Microsoft wants to demystify AI and help more brands and marketers integrate it into their daily business processes. That was one of the central themes of an event in San Francisco yesterday in which Microsoft showcased a range of “real world”customer use cases of artificial intelligence and announced several new AI products and initiatives.
A diverse set of applied AI examples were provided by Adobe, Anheuser-Busch InBev, golf startup Arccos and Walmart.
Making AI tools more accessible. Citing lofty Gartner estimates about the future deployment and organizational value of AI technologies, Microsoft also spoke about the barriers to AI adoption. Again, citing Gartner, Microsoft said that only 4 percent of CIOs have deployed AI technology today and 70 percent of companies lack the internal skills required to do so.
To make AI technologies less intimidating and more accessible to brands, Microsoft announced:
- Azure Cognitive Services containers: enabling developers to add capabilities “such as object detection, vision recognition, and language understanding—into their applications without having direct AI or data science skills or knowledge.”
- AI capabilities for Power BI: Microsoft is integrating more machine learning (e.g.,image recognition and text analytics) and the capacity to create machine learning models into the data and analytics visualization platform to better help brands understand their data. The company says that users won’t need to “write a single line of code.”
- New new neural text-to-speech service: this enables digital speech that is almost “indistinguishable from recordings of people” to help make human interactions with bots and virtual assistants more natural.
- New conversational AI tools: part of the Azure Bot Service and Microsoft Bot Framework, these promise the capacity to “build an enterprise-grade virtual assistant in a matter of minutes.” The company also announced general availability of Microsoft Bot Framework SDK V4.1 for bot development.
Branded virtual assistants. Microsoft’s bot framework aspires to let companies start building their own fully branded virtual assistants “in minutes.” According to an earlier blog post by Microsoft’s Corporate VP of AI, Lili Cheng:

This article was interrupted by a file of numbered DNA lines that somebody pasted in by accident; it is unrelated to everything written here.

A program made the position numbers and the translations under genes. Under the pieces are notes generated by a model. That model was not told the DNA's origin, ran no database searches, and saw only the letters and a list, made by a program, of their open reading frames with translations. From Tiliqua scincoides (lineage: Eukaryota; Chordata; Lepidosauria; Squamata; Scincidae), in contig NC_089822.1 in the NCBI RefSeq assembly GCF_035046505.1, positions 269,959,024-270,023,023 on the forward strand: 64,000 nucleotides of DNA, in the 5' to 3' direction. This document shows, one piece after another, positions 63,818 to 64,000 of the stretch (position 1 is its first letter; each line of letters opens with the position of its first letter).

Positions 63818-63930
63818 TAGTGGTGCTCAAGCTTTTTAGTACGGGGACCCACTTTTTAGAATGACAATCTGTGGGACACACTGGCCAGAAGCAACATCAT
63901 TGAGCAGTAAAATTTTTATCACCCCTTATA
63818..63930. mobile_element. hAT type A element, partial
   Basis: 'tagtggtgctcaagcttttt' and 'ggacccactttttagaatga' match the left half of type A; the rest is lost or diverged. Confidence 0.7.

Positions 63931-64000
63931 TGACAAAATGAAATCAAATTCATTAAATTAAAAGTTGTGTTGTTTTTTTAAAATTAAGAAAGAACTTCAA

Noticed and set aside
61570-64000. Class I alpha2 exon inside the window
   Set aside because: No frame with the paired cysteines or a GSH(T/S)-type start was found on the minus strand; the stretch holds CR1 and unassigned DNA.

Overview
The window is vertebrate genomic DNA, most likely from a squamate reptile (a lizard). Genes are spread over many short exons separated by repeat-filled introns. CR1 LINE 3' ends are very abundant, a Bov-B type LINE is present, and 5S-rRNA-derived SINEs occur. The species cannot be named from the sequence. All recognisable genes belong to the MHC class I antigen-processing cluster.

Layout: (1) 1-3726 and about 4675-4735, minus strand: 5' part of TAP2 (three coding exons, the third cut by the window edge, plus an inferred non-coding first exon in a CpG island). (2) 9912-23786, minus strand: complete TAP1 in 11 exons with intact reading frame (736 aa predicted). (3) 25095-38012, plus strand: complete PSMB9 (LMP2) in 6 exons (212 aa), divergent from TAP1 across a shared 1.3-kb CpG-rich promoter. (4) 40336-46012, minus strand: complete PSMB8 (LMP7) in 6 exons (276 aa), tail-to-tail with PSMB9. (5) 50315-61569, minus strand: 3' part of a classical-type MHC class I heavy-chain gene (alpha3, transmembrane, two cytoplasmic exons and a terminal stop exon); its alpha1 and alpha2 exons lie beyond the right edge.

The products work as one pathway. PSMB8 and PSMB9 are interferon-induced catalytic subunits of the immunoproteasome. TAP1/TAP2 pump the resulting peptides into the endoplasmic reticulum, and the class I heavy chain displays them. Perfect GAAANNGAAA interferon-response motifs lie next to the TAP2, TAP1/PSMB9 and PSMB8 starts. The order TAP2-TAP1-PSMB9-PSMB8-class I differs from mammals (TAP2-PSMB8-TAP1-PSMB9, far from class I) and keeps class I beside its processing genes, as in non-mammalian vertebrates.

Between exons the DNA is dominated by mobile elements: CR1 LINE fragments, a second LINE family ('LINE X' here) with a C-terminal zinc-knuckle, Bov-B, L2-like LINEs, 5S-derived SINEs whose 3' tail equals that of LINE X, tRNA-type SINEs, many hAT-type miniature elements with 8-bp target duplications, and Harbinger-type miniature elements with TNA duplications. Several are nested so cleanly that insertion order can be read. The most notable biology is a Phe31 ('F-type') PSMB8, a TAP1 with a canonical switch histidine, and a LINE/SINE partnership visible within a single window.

We strongly believe our customers should own and enrich their customer relationships and insights. Therefore, any virtual assistant provides complete control of the user experience to our customers and partners. The name, voice and personality can be changed to suit the organization’s needs. Our virtual assistant solution accelerator simplifies creation of your own assistant enabling you to get started in minutes.
There are a range of out of the box capabilities with the possibility of extensive customization. These include calendaring, email, point of interest discovery, restaurant booking and others. In September BMW announced a virtual assistant for its cars, which won’t launch until next year. This is built on Microsoft’s open-source conversational AI tools.
This is essentially all the technology behind Cortana being made available to any third party, with the capacity to fully customize the voice and “personality” of the assistant. Given the third place position of Cortana on the consumer side, this is probably the way forward for Microsoft.
Finally, the company also released guidelines for responsible bot and AI development: “The field of conversational AI isn’t new to me or to Microsoft. In fact, I’ve been working on conversational interfaces since 1995 when we developed Comic Chat, a graphical chat service that was embedded in an early version of Internet Explorer. The lessons we’ve learned from those experiences, and from our more recent work with tools such as Cortana and Zo, have helped us shape these guidelines, which we follow in our own efforts to develop responsible and trusted bots.”
Zo was a twitter bot experiment that went awry, spewing controversial and offensive responses to subjects tweeted at it.
What matters to marketers. AI systems and technology will be critical to productivity and competitiveness in the future. But data scientists are in short supply. So Microsoft is wise to try to demystify these capabilities and tools and make them easier to adopt. Microsoft’s moves will force competitors to develop comparable simplification.